Whether Donald Trump wins or loses in 2016, this much is certain: Trumpmania will be studied for decades to come.
Many people will ask: Who's to blame? My answer: All of us.
But though we are all culpable in Trump's rise, I'd like to focus on one aspect of the Trump phenomenon that is often underrated: religion.
There's a puzzle in Trump's success at the polls. He's winning self-described evangelical voters. And yet, Christians who attend church regularly are overwhelmingly anti-Trump. Part of the explanation is that there's never been a clear definition of what an "evangelical" is. By its nature, evangelicalism is a decentralized phenomenon, and evangelicals proudly don't have an institutional church, let alone a pope or a magisterium. Someone who "gave his life to Jesus" at a summer camp when he was 15 but doesn't go to church and doesn't read the Bible can still call himself "evangelical" to a pollster.
But that's only part of the answer. To understand the religious aspect of the rise of Trump, you have to understand the changing landscape of American religion. To do that, there is probably no better book today than Bad Religion: How We Became a Nation of Heretics, by New York Times columnist Ross Douthat.
Douthat's starting point is to note that the debates among the elites about the direction of religion in America miss the point of how religion is actually lived by the vast majority of Americans. Most debates in the intelligentsia focus on whether American culture is going to stay soaked in the old-time Christian religion, or whether it will secularize in the way of Western Europe. But most Americans are nowhere in those two extremes.
More Americans than ever report having a personal relationship with God or having had spiritual experiences. At the same time, church attendance is down. And if you ask Americans about their beliefs, what you find isn't either orthodox Roman Catholicism or rock-ribbed Calvinism, but a hodge-podge of beliefs, still clearly connected to historical Christianity in many ways, but also different in significant ways. In other words, as Douthat writes, America is a nation of heretics.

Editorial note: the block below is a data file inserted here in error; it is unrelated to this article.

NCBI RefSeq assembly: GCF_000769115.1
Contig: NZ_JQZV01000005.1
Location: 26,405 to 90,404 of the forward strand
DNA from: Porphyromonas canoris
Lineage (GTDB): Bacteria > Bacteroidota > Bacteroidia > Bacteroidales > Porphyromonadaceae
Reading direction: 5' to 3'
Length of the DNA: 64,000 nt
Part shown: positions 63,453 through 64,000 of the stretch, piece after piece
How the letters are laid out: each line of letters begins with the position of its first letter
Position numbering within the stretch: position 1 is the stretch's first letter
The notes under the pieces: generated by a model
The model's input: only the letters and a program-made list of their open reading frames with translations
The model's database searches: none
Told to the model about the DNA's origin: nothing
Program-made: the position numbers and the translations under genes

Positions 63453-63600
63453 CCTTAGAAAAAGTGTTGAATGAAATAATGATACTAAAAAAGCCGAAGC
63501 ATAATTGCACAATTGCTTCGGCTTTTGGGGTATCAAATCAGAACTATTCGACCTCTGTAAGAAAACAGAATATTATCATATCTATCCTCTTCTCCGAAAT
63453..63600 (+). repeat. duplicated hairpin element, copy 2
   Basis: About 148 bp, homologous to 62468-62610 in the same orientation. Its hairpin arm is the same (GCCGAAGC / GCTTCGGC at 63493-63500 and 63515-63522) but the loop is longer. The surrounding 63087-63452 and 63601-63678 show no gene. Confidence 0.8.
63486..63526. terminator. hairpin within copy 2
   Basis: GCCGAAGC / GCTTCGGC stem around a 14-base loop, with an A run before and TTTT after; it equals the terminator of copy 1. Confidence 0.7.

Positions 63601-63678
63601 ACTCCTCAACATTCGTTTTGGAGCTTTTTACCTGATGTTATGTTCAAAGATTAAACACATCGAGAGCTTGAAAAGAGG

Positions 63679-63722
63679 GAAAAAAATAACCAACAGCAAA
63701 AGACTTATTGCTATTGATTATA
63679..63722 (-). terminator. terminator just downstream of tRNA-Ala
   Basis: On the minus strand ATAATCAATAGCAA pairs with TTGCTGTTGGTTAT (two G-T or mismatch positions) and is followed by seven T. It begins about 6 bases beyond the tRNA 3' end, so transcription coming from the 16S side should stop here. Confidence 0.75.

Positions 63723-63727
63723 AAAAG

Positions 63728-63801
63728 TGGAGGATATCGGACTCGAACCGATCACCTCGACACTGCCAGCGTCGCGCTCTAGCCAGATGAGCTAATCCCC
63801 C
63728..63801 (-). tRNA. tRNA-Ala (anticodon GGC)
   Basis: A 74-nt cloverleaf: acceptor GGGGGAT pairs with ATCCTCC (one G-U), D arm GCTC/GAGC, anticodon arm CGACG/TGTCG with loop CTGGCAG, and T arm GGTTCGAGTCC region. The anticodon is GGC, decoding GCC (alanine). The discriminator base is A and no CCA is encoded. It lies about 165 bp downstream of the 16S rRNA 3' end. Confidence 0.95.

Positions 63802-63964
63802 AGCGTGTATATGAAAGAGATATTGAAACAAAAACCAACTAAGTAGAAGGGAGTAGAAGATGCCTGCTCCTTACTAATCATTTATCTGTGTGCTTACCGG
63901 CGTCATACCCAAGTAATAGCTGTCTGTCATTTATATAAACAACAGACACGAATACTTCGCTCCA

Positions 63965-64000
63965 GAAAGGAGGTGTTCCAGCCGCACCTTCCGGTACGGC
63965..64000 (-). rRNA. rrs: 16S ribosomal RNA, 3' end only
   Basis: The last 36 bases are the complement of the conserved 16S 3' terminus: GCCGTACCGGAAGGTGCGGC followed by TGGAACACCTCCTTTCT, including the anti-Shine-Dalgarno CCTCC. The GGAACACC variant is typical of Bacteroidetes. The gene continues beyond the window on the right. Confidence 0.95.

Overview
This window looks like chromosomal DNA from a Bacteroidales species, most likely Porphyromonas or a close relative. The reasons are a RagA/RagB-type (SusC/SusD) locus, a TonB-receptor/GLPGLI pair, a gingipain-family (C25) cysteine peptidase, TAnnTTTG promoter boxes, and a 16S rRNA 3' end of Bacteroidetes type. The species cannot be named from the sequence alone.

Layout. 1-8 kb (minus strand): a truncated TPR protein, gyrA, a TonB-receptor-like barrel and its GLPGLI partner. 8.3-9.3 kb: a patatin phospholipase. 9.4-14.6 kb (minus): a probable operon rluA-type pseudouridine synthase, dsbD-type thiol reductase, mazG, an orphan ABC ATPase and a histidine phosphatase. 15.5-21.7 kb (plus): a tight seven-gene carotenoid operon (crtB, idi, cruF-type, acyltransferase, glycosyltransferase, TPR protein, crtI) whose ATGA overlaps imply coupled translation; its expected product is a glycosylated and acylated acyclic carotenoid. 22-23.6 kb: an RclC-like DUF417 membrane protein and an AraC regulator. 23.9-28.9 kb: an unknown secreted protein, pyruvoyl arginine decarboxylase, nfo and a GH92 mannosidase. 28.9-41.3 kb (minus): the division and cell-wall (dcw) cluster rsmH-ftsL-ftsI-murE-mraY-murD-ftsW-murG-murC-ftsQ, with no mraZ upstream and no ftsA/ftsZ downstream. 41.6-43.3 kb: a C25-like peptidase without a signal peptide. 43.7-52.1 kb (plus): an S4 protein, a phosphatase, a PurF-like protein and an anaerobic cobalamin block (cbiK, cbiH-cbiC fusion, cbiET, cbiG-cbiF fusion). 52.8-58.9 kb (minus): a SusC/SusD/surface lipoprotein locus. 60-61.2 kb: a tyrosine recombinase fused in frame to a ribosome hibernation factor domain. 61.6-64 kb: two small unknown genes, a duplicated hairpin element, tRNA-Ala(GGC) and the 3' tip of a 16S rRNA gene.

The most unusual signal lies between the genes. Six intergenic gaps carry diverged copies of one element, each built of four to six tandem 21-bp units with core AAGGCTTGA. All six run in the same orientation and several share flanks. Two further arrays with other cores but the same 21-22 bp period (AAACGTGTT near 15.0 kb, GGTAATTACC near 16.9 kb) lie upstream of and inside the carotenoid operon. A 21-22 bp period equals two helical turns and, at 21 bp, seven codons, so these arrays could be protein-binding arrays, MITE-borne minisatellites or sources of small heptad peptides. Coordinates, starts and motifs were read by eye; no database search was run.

And heresy is the right word. The Christian gospel has always sought to hold together a synthesis of seemingly contradictory ideas. The early Christians argued about whether Jesus was human or divine. He is, somehow, both, Christian orthodoxy maintains. Heresy comes in when people try to make sense of the seeming contradiction by removing one side of the equation, and take it to an extreme. So some Christians argued that Jesus was only human, and others argued that Jesus was only divine. And so on down the line of Christian history.
America has always been a land of religious iconoclasts, experimenters, and innovators, Douthat notes. The difference today is that traditional organized religion provided a counterweight to that innovation. Each kept the other in check and helped to enrich the other, providing a sort of religious balance.